Toyota Tundra Gets TRD Sourced Horsepower Upgrade, Will Debut At SEMA

The current generation Toyota Tundra has never been accused of being underpowered with the i-FORCE MAX hybrid model producing 437 horsepower from its twin-turbocharged V6. But what if you’re a truck buyer who thinks that this isn’t enough power to throw around and you want something that can melt the pavement? If that sounds like you, the company has the answer with the official unveiling of a new TRD-sourced upgrade that aims to solve this problem with plenty of muscle and noise.

SEMA Bound Tundra TRD Package Promises Performance and Value

The package itself doesn’t make any significant changes to the Tundra’s looks with the only noticeable additions here being TRD badging as well as a sportier exhaust tip. The bulk of the changes though are found under the skin with Toyota adding new dual intakes and an upgraded exhaust system. This is paired with a new engine tune and updates to the throttle to help promote a sporty driving experience.

The end result here is 469 horsepower when equipped to the MAX version of the hybrid (a gain of 32) with this figure eclipsing what’s seen in its rivals from Ford, GM and Ram with the prominent exceptions being the F-150 Raptor R and the Ram TRX. Add the kit to the standard i-Force model and power here rises to 421 horsepower. Torque remains unchanged at 479 lb-ft but the lone caveat here is that the upgrades force the Tundra to drink premium fuel only. That’s balanced out by the fact that this package will not only be installed at the factory (versus being a dealer-installed add-on) but Toyota will even throw in a full standard vehicle warranty too.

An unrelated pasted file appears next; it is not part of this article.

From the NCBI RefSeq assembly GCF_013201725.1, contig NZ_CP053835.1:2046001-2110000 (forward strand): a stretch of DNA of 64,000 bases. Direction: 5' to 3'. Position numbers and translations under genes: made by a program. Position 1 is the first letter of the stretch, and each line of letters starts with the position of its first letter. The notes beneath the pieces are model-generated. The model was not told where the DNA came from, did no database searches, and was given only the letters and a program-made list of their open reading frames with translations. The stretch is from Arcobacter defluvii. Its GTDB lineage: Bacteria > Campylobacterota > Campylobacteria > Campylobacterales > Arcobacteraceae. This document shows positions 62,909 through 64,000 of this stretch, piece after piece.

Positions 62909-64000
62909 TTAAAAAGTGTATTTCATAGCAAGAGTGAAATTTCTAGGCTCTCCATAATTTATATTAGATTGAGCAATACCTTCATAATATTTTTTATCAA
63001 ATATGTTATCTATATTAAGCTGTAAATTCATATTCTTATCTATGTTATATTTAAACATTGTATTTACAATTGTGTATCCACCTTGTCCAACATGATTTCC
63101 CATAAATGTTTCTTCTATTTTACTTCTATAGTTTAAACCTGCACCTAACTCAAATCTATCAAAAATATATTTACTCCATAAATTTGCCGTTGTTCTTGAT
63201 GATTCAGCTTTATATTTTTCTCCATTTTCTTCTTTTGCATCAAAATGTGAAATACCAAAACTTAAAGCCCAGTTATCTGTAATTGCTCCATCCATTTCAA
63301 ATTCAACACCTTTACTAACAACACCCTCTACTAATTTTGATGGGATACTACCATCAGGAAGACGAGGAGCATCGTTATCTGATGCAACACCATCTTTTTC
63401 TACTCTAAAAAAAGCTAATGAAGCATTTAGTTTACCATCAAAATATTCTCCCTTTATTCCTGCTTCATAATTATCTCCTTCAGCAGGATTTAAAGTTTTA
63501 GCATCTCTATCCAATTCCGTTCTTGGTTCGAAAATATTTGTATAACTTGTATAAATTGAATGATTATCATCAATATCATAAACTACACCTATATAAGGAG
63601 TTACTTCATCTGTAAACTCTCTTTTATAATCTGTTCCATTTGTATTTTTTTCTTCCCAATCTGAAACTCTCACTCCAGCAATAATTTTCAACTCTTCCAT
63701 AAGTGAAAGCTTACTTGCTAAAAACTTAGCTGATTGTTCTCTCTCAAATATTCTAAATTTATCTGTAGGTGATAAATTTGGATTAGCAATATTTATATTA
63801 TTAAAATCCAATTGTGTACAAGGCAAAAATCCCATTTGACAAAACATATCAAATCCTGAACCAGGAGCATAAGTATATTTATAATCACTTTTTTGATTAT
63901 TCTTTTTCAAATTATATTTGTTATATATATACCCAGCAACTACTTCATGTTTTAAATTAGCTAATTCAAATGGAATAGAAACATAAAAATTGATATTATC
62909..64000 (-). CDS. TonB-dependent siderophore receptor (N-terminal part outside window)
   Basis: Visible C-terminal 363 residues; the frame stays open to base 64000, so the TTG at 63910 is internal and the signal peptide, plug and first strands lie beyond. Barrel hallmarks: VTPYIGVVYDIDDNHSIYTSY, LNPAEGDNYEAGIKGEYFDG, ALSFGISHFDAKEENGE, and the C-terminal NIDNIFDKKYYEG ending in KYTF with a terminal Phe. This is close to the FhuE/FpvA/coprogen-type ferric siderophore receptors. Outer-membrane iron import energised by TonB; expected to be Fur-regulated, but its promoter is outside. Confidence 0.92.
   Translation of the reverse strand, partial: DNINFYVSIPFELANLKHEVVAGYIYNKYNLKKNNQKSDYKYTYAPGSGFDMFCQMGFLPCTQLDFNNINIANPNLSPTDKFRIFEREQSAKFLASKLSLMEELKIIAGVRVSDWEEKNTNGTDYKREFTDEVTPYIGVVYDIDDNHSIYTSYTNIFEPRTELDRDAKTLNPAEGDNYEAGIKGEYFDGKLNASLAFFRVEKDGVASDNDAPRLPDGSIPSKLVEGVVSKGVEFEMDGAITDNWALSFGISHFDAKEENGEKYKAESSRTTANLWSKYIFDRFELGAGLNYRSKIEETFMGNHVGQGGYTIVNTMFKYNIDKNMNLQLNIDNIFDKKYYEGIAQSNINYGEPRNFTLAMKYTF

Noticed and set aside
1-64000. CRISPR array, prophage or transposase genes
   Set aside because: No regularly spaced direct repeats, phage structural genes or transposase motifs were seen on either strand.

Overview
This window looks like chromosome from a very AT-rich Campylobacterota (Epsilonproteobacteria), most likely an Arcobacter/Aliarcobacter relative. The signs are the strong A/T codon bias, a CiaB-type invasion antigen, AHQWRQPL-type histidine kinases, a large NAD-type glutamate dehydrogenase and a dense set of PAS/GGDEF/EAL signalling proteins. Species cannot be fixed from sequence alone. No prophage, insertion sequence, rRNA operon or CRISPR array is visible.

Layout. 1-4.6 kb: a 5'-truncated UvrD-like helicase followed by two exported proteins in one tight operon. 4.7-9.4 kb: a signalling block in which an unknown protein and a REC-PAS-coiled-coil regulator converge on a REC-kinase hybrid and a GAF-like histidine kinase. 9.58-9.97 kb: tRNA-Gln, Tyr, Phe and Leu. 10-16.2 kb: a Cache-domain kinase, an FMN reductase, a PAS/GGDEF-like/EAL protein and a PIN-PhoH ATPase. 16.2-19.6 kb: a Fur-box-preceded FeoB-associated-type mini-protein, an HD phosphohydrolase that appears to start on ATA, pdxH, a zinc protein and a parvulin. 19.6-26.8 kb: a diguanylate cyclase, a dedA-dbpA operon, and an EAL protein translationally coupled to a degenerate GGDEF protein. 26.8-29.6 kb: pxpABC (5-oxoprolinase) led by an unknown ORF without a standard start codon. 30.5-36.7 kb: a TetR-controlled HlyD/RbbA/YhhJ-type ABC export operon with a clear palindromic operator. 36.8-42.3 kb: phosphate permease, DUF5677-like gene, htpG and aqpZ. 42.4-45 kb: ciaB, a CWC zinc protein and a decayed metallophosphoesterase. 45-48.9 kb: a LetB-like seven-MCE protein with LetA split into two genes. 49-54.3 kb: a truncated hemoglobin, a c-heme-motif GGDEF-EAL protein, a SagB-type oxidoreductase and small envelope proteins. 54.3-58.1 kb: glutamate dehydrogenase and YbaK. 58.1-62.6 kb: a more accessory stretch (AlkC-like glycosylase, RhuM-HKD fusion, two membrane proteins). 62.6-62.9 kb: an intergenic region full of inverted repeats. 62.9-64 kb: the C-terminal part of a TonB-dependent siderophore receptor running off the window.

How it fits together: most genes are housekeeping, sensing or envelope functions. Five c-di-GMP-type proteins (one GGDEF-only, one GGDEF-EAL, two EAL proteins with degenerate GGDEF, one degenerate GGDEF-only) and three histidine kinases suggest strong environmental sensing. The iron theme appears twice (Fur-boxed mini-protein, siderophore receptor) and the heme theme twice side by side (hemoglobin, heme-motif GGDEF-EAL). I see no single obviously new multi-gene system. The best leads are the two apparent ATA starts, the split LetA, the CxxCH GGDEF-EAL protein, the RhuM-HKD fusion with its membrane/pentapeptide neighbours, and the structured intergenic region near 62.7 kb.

“We wanted to build on the excitement of the new Tundra platform and the twin-turbo engine – which already makes monster horsepower and torque – to develop this performance package” stated Jakin Wilson senior engineering manager for Toyota Motor North America.


How Much?

Typically, adding extra muscle and performance requires a financial sacrifice and in this case, it will relieve your wallet of $3,400. However, we think that the cost is well worth it in the long run especially if you own the beefier i-FORCE MAX model. The appearance of this package could also point to the company potentially predicting a resurgence in the demand for street-focused performance trucks. The recent wave of performance models has been primarily in the off-road segment and with this market reaching saturation, creating a street-focused offering would help Toyota lure in buyers that don’t want to get their shoes muddy when indulging in performance driving.

This could also be expanding to the smaller Tacoma with the X-Runner concept showing what this engine could do in a smaller package. Growing up in the 1990s, early street trucks like the GMC Syclone, Ford F-150 Lightning, and even the original X-Runner provided a glimpse of what a street-focused performance truck would look like and if 2023 is serving as a signal that this era is making a comeback? Consider us very interested. 




Carl Malek has been an automotive journalist for over 10 years. First starting out as a freelance photographer before making the transition to writing during college, his work has appeared on numerous automotive forums as well as websites such as

Carl is also a big fan of British vehicles with the bulk of his devotion going to the Morgan Motor Company as well as offerings from Lotus, MG, and Caterham. When he is not writing about automobiles, Carl enjoys spending time with his family and friends in the Metro Detroit area, as well as spending time with his adorable pets.

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